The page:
The beam pattern of sonar signals emitted by echolocating animals, such as bats and toothed whales, directly influences the acoustic information available for guiding task-specific behaviors. The lingual echolocating bat, Rousettus aegyptiacus, emits broadband transient sonar clicks that resemble those of dolphins. The clicks are emitted in left-right pairs, with the maximum intensity slope of each signal pointing toward the target during navigation. However, detailed beam pattern characteristics of these lingual sonar clicks remain unknown. Using a loosely populated three-dimensional microphone array, we systematically characterize the multi-frequency beam structure of R. aegyptiacus in the entire azimuth-elevation domain. The bat’s head aim was recorded by an infrared high-speed motion-capture camera system. We show that the sonar beam of R. aegyptiacus tongue clicks is vertically elongated and exhibits an unusual multi-frequency structure that has not been described previously in the literature. Specifically, the high-intensity portion of the beam shifts medial in azimuth from the left and right click directions and downward in elevation with increasing frequency. Combined with close-up videos of mouth movement as the bats click, these results suggest a more sophisticated beam formation and steering mechanism than conventional simple aperture models.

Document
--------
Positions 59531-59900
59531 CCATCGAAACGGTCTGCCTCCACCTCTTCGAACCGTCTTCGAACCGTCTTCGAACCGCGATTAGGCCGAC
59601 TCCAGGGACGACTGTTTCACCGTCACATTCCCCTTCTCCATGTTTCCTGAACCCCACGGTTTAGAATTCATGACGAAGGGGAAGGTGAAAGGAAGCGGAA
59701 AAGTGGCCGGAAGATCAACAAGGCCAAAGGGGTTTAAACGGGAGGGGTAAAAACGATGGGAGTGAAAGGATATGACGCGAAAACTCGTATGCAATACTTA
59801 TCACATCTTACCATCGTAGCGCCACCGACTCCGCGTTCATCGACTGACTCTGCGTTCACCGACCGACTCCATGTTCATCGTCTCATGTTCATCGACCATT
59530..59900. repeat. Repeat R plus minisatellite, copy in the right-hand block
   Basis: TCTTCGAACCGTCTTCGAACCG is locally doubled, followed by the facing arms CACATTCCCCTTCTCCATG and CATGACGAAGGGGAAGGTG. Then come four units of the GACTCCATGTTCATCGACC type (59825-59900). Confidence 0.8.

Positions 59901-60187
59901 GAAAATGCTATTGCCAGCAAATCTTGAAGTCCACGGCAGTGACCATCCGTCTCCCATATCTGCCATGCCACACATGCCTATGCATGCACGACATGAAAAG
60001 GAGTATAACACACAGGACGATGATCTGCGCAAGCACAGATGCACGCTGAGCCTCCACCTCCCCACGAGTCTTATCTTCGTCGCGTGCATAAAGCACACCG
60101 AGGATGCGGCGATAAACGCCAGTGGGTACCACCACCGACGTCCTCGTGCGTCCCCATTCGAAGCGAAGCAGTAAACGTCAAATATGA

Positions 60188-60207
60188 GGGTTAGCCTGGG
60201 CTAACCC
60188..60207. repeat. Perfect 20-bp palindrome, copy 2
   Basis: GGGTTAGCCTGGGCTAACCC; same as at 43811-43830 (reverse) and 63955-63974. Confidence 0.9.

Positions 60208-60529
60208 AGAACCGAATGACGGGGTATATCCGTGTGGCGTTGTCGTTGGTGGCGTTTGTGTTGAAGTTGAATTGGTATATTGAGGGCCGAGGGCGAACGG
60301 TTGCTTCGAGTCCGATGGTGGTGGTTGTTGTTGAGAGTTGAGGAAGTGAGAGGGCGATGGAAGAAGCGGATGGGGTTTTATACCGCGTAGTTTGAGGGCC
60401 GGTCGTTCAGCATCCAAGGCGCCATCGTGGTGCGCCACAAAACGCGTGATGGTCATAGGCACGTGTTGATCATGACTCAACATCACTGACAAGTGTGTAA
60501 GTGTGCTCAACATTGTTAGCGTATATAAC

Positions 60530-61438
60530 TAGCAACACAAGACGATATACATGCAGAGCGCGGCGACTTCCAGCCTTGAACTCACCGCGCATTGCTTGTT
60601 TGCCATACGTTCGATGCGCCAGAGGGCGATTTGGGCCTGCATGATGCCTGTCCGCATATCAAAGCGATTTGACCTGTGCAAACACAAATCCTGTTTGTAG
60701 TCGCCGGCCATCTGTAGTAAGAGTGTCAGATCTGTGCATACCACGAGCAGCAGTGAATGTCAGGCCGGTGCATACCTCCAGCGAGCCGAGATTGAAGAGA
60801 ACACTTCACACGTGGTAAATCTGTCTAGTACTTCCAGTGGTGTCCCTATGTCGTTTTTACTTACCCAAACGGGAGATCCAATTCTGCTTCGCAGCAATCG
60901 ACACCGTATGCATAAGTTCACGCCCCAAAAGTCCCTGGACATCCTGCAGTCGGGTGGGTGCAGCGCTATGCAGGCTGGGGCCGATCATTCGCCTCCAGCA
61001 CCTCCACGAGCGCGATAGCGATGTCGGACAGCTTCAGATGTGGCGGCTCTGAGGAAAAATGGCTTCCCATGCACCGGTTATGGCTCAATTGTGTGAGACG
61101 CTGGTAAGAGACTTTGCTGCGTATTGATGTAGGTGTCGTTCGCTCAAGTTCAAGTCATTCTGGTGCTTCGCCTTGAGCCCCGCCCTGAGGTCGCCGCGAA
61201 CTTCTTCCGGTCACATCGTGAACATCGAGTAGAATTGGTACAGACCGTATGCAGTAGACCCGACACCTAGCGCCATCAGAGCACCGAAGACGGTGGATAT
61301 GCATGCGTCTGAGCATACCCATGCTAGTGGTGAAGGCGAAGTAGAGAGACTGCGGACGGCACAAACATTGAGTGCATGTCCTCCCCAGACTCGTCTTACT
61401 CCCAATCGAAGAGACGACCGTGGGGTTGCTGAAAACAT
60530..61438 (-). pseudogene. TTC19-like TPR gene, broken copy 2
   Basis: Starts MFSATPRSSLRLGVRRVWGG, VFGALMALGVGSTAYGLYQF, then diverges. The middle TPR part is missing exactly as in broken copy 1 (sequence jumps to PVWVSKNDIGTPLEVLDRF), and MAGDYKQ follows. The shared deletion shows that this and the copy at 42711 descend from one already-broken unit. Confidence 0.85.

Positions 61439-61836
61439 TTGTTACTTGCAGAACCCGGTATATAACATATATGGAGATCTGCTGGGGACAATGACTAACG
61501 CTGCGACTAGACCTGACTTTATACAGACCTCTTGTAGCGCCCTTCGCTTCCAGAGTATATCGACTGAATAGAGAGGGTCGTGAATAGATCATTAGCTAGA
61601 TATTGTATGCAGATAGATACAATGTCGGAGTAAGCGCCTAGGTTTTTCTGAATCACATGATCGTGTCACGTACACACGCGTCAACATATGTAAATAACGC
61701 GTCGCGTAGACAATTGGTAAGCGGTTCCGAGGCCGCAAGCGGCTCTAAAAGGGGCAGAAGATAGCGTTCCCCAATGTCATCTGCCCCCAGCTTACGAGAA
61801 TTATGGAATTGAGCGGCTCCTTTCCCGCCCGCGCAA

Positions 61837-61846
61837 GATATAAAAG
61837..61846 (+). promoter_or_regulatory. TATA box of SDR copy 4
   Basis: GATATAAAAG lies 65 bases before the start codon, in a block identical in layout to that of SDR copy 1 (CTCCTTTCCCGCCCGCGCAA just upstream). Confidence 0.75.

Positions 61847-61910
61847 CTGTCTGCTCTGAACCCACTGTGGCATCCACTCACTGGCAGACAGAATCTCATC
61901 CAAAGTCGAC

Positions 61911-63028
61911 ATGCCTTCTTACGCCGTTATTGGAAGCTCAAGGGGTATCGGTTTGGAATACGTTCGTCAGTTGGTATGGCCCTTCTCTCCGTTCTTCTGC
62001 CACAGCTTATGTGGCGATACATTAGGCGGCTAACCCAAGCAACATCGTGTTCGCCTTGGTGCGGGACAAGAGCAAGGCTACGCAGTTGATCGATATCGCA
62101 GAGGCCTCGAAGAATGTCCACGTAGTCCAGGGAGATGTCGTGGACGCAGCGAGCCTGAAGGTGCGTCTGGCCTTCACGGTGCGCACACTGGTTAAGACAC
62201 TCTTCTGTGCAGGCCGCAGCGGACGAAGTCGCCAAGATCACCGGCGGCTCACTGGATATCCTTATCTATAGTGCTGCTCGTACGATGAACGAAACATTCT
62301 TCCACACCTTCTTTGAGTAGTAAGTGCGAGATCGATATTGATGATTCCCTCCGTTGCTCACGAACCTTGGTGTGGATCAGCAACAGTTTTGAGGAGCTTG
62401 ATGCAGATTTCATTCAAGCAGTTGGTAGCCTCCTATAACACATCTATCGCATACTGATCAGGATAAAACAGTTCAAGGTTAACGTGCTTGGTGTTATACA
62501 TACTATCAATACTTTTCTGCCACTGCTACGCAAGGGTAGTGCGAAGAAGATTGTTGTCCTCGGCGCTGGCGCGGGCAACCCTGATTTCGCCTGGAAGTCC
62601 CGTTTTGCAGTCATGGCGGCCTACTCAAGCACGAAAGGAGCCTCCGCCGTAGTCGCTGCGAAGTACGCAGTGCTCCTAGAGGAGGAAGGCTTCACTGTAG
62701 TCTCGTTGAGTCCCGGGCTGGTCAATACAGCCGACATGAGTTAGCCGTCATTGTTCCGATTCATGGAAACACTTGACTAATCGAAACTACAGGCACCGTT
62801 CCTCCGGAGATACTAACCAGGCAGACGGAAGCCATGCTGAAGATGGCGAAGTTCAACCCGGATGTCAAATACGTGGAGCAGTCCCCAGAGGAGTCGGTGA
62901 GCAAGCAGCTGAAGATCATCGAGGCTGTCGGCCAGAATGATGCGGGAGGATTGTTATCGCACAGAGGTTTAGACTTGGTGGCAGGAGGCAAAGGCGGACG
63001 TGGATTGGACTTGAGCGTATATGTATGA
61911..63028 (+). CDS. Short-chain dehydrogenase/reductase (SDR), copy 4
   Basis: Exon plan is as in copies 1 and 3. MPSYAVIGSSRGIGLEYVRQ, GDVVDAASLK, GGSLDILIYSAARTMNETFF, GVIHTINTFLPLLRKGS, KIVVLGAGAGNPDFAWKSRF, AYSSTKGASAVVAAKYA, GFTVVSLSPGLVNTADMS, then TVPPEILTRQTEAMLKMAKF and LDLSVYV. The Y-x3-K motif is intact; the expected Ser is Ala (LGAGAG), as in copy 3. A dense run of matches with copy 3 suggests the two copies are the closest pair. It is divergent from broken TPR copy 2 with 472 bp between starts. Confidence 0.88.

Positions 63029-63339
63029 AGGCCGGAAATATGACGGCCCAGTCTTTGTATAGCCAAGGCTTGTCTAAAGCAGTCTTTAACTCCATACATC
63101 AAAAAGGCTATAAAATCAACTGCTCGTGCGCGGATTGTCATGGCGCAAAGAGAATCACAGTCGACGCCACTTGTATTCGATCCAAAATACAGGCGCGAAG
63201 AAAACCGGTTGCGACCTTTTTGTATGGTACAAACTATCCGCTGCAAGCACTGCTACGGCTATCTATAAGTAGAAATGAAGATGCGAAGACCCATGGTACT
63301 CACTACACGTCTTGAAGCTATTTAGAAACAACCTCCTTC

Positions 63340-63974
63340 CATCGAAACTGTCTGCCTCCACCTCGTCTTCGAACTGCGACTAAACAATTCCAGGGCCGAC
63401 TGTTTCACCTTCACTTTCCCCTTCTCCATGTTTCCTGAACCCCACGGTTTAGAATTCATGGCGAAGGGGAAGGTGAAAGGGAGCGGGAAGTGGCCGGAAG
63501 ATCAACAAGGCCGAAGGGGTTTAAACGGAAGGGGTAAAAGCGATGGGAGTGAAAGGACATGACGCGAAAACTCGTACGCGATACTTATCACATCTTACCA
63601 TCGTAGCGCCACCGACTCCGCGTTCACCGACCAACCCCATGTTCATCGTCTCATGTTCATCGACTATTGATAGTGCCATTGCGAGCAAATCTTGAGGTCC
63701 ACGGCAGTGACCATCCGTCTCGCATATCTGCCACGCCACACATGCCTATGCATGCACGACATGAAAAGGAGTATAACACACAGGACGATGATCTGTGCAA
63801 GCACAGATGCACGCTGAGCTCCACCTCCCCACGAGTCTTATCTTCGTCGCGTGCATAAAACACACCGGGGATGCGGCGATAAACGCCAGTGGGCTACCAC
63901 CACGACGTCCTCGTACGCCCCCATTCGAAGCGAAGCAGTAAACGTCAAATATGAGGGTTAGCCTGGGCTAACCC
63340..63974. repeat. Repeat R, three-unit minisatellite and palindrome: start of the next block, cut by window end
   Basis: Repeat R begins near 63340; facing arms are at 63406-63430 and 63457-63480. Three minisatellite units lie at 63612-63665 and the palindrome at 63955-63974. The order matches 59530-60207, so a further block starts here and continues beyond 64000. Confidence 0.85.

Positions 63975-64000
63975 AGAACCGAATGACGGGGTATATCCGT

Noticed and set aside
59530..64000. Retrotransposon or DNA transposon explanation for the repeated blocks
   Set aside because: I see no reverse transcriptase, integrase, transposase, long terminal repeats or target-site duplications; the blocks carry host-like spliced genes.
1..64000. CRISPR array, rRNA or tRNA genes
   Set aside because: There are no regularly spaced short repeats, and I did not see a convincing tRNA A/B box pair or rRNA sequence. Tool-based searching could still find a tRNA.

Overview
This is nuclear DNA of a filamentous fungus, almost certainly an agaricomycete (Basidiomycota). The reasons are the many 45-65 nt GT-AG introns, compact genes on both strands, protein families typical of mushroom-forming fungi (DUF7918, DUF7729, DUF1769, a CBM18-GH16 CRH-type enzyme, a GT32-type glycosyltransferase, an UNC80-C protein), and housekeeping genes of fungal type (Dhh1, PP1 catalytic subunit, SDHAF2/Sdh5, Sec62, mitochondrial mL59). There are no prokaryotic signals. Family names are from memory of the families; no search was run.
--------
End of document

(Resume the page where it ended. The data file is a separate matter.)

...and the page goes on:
Echolocating bats face the challenge of coordinating flight kinematics with the production of echolocation signals used to guide navigation. Previous studies of bat flight have focused on kinematics of fruit and nectar-feeding bats, often in wind tunnels with limited maneuvering, and without analysis of echolocation behavior. In this study, we engaged insectivorous big brown bats in a task requiring simultaneous turning and climbing flight, and used synchronized high-speed motion-tracking cameras and audio recordings to quantify the animals' coordination of wing kinematics and echolocation. Bats varied flight speed, turn rate, climb rate and wingbeat rate as they navigated around obstacles, and they adapted their sonar signals in patterning, duration and frequency in relation to the timing of flight maneuvers. We found that bats timed the emission of sonar calls with the upstroke phase of the wingbeat cycle in straight flight, and that this relationship changed when bats turned to navigate obstacles. We also characterized the unsteadiness of climbing and turning flight, as well as the relationship between speed and kinematic parameters. Adaptations in the bats' echolocation call frequency suggest changes in beam width and sonar field of view in relation to obstacles and flight behavior. By characterizing flight and sonar behaviors in an insectivorous bat species, we find evidence of exquisitely tight coordination of sensory and motor systems for obstacle navigation and insect capture.